About the Name

Sounds pretty straight forward, last name Loring, therefore Loring Wine Company. Ahhh, but what about the "Wine Company" part? That is an hommage to Josh Jensen at Calera... which is actually Calera Wine Company. Since he was the guy who showed me that great Pinot Noir could be made in California, I decided to name my winery Loring Wine Company to "honor" him. Hopefully, Josh sees it for what it is and doesn't want to sue me for trademark infringement!

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Organic/Free Shipping


Pago de Carraovejas Reserva 2014

This wine will ship around Nov 28th


Made from 78% Tempranillo, 15% Cabernet Sauvignon and 7% Merlot, aged in French oak barrels for 12 months, this is an elegant medium to full-bodied wine with ripe red fruits, sweet spices combined with toasty notes. The tannins provide texture and roundness and the finish is long and intense.

The 2014 vintage was marked by a very early start to the cycle. In April, the vineyards at Pago de Carraovejas already showed signs of activity, which is highly unusual. It was a very hot spring leading into a summer that was cooler than usual and enhanced by an unbeatable end to the cycle with a September that was more like summer than Autumn. The slow, careful grape-picking began on 26 September and ended on 18 October with the picking of the Cabernet Sauvignon. The rain around the time of the grape-picking lengthened the process but the quality and health parameters remained intact for such a peculiar—as regards weather—and promising vintage due to its quality.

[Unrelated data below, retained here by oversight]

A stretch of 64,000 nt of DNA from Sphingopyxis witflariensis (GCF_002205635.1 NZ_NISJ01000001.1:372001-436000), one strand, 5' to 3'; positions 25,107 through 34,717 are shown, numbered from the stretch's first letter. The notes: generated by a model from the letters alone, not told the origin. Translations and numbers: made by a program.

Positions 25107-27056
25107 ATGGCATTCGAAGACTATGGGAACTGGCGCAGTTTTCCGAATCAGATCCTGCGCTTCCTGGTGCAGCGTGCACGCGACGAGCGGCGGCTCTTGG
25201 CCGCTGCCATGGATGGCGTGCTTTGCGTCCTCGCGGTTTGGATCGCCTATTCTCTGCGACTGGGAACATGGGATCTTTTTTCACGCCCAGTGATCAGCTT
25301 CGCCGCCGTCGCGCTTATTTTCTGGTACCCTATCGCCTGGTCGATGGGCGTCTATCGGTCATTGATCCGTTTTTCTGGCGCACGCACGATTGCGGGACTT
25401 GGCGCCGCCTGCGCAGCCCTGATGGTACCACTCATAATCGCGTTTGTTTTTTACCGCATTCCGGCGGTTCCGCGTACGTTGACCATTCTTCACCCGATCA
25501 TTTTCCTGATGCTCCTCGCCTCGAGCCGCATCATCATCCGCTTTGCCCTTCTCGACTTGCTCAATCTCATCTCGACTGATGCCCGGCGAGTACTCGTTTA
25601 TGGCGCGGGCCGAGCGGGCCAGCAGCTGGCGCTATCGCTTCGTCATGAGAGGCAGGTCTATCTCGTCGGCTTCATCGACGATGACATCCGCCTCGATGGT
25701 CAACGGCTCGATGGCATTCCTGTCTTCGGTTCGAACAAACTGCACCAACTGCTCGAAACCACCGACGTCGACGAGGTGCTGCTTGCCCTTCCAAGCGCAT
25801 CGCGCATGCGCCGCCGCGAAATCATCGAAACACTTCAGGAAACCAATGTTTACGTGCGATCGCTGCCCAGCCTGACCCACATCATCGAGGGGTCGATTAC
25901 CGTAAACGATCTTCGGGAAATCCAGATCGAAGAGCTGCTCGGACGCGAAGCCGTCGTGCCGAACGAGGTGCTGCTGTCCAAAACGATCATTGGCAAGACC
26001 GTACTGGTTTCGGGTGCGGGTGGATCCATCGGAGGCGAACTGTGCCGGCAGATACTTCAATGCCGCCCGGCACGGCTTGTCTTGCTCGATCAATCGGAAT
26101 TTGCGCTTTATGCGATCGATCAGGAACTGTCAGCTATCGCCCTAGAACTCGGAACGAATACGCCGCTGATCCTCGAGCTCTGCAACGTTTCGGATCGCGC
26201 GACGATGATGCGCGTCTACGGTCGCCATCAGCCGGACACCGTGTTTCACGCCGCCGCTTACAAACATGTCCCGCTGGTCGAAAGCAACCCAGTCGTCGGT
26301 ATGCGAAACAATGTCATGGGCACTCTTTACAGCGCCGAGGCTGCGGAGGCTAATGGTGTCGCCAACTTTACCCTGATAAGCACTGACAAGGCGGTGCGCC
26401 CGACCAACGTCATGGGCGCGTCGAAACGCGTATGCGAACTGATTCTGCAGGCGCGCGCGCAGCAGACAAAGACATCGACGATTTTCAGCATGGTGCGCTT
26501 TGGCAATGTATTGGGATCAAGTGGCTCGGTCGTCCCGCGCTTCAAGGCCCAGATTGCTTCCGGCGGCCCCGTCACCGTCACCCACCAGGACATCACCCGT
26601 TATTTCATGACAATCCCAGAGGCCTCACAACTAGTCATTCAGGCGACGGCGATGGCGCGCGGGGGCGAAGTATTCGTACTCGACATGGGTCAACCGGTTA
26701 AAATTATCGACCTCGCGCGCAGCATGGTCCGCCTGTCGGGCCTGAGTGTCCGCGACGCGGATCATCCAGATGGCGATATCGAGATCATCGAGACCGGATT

We make our Reserva using selected grapes from vineyards with a greater potential for performance, in other words, with a fruit concentration and, at the same time, appropriate levels of acidity and firm, ripe tannins. Our process respects the fruit and we work slowly and meticulously: we pick our grapes by hand and we transport them in crates. Depending on the plot of land they come from and the time they arrive at the winery, the grape may be put into cold rooms to prevent oxidation and preserve their aroma.
We then perform a second selection process at the winery, rejecting any grapes that do not meet our criteria, using a selection table. The grapes are brought into the cellar and are allowed to settle naturally.
The vats are filled slowly and gently. Depending on the characteristics that we detect during the tasting, we ferment the grapes in stainless steel vats or French oak.
For this fermentation, we use our own yeast, from our vineyard and is isolated by our team. This concept is partially responsible for the character of Carraovejas. During fermentation, a relatively low temperature is maintained, using dry ice if necessary. After the alcoholic fermentation, the undergo spontaneous malolactic fermentation, which takes place in stainless steel or oak, depending on the characteristics of the wines. The barrel ageing is marked by respect for the character of the wine. Most of it was aged in extra-fine-grain, French oak barrels for a minimum of 12 months – the time it remains in the cellar before being put on the market, bottled and sealed with selected natural cork.

A great match with red meat, game, pastas, ham and hard cheeses.


Review:

"Plenty of creamy baking spice aromas, with coal smoke, dried plums and cherries manifesting in a really brooding nose. The palate has impressive focus and just the right amount of generous flesh. Will age well, ready now."
- James Suckling (July 2017), 92 pts

 92 Points